Economics for the Future – a new consciousness

Found this great article on the Anglican Social Justice website here in NZ, written by Robert Constanza.

Constanza’s call for a new, post-‘washington consensus’ vision of development will be lauded by many working in the field of social justice and international development. The hard thing will be getting the buy-in of the general populous. Whether we realize it or not, we are locked in a destructive cycle where the external costs of our high consumption lifestyles are hidden away for the most part – in our landfills, our atmosphere, and in the sweatshops and cotton plantations for the global south – while we are told  story of ever increasing wealth and prosperity by our advertising and entertainment media. In fact, we are exposed to over 3000 advertising images a day (source here), all telling us that we need to consume more stuff in order to be happy. This quote from Victor Lebow, an influential economist in the post-WWII reconstruction period, sums up the attitude of the time:

“Our enormously productive economy demands that we make consumption our way of life, that we convert the buying and use of goods into rituals, that we seek our spiritual satisfaction and our ego satisfaction in consumption. We need things consumed, burned up, worn out, replaced and discarded at an ever-increasing rate.”

An understandable attitude for the reconstruction of war-torn West, but one that has gone unchecked and led us down a dangerous road, as the current financial and environmental crises are showing us. This ‘fetish of commodities’ means that we have arrived at a global ‘tragedy of the commons’, where no-one wants to give up the ‘quality of life’ they have become accustomed to, especially when its easy to feel that any changes you make as an individual make very little difference (not true).. so why should you be the one to take the bus when you could drive, or recycle, or buy Fair Trade etc etc. You’ll notice that I put ‘quality of life’ in quotation marks, as the growth of unbridled capitalism, whilst bringing many blessings, has also spawned an individualistic consumer culture that has had noticeably negative effects on the mental health and family and community cohesiveness of western society (but that’s another post for another day!).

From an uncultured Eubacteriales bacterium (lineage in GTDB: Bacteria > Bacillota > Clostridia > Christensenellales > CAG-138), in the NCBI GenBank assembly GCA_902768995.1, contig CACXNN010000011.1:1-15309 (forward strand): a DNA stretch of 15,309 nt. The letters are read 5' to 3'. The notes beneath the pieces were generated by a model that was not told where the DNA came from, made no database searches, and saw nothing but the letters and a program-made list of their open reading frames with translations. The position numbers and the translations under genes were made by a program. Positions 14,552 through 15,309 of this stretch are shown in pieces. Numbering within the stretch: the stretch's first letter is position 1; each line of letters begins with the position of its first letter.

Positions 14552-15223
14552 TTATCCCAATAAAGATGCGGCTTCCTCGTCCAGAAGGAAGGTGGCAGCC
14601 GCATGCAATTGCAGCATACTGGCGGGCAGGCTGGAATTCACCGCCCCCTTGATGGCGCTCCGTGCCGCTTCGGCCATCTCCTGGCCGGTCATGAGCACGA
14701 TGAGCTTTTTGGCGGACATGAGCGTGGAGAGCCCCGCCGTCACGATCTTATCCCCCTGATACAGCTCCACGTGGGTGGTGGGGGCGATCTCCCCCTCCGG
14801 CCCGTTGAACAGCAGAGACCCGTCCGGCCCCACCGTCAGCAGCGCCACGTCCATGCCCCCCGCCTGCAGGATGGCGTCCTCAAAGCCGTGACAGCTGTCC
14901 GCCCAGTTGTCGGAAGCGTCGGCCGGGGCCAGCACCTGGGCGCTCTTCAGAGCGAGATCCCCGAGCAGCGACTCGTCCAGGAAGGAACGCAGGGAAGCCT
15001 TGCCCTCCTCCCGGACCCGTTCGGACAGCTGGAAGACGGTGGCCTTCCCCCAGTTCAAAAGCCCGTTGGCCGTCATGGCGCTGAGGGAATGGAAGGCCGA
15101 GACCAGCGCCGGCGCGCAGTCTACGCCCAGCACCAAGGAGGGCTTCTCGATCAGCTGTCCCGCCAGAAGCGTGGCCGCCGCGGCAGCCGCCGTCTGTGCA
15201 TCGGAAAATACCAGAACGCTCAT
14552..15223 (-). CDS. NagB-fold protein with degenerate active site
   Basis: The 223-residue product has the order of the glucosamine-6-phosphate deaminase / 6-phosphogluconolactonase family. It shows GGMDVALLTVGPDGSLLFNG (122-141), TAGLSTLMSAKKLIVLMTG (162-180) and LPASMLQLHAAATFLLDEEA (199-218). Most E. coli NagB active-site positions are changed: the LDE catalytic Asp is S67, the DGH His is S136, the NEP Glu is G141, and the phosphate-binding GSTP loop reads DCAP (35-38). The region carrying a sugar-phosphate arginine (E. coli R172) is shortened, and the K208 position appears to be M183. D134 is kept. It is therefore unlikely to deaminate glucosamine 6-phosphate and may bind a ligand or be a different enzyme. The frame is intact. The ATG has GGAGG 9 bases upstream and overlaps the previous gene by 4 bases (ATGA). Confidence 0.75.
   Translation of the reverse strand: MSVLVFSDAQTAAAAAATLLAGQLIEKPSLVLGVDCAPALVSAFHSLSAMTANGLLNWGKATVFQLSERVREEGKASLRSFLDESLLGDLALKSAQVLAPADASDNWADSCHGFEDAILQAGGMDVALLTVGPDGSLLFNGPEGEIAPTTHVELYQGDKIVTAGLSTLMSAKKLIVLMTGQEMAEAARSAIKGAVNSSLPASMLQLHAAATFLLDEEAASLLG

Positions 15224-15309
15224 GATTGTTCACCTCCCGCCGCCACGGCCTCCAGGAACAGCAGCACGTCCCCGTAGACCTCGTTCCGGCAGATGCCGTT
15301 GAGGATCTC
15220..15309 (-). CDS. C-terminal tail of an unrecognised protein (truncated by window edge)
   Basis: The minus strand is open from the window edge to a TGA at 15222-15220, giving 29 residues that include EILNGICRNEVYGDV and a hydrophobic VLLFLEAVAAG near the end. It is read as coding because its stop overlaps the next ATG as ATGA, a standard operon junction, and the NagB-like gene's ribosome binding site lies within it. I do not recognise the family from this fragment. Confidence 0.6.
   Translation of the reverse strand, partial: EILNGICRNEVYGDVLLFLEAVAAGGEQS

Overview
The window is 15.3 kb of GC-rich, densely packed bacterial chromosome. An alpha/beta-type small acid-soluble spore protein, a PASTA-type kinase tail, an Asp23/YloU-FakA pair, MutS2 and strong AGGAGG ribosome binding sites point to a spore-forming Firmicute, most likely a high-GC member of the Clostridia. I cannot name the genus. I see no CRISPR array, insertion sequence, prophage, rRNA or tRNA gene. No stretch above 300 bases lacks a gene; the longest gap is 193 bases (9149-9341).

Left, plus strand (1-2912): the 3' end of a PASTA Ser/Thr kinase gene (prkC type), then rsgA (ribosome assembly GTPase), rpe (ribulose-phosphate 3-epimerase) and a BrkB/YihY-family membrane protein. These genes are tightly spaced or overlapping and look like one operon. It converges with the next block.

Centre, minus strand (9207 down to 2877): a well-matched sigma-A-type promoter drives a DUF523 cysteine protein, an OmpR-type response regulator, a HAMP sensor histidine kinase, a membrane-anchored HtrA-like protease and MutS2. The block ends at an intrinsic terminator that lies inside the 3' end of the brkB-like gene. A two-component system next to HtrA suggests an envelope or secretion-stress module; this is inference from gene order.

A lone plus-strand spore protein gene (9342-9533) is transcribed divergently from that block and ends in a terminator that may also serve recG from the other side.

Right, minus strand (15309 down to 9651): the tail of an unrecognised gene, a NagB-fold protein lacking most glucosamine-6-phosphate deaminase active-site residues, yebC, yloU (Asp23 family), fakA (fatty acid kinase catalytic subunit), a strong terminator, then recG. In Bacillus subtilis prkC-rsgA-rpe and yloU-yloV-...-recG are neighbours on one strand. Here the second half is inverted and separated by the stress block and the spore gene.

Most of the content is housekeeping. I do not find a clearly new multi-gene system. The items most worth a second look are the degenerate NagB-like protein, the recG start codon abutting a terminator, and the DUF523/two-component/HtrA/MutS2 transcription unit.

But all is not lost. There is a way forward out of this mess that we, the rich 20% of the world, have gotten our global family into. A new consciousness is needed, one that goes beyond us trying to ‘consume our way out’ of the problems we have created, that takes into account the interconnectedness of life on earth, and the multidimensional nature of human identity and well-being. I would recommend viewing the Story of Stuff online for a brilliant introduction to these issues and some of the alternatives now emerging. As Constanza so eloquently puts it,

Material consumption and GDP are merely means to that end, not ends in themselves. We have to recognize, as both ancient wisdom and new psychological research tell us, that material consumption beyond real need can actually reduce well-being.

Such a reorientation leads to specific tasks. We have to identify what really does contribute to human well-being, and recognize and gauge the substantial contributions of natural and social capital, both of which are coming under increasing stress. We have to be able to distinguish between real poverty in terms of low quality of life, and merely low monetary income. Ultimately we have to create a new vision of what the economy is and what it is for, and a new model of development that acknowledges the new full-world context.

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~ by humblemonkey on August 2, 2009.

2 Responses to “Economics for the Future – a new consciousness”

  1. What do you think the economy is, Will, and what is it for?

  2. Well, you’ve got your classic definition.. that the economy is the management of the resources of a community, country, etc., especially with a view to its productivity. In western society, we understand our ‘economy’ only as it relates to the free market. This is fine to a certain degree. The problem is, we have come to use the science of economics as our ultimate ‘sense-making tool’ for both planning and mapping the progress of the human family. This has led to over-consumption in the west, exploitation in developing countries, and a ecological crisis worldwide.

    We need to start looking at human well-being more holistically. If this means expanding the term ‘economy’ to include social, environmental and cultural factors, then that’s fine… although it is ironic that the majority of serious proposals to take these things into account use the same language as the economists do right now (human and social capital for an example.. must we turn everything into a good to be consumed?).

    Personally, I think this is where the emerging dialogue around Sustainability adds value. The ‘Four Pillars’ model of sustainable development, touted by the United Nations, is a very positive step toward seeing a healthy, holistic way forward for all human beings. If we are to talk about Economy at all, it must be in such a way that seeks to meet the needs of the present without compromising the ability of future generations to meet their own needs.

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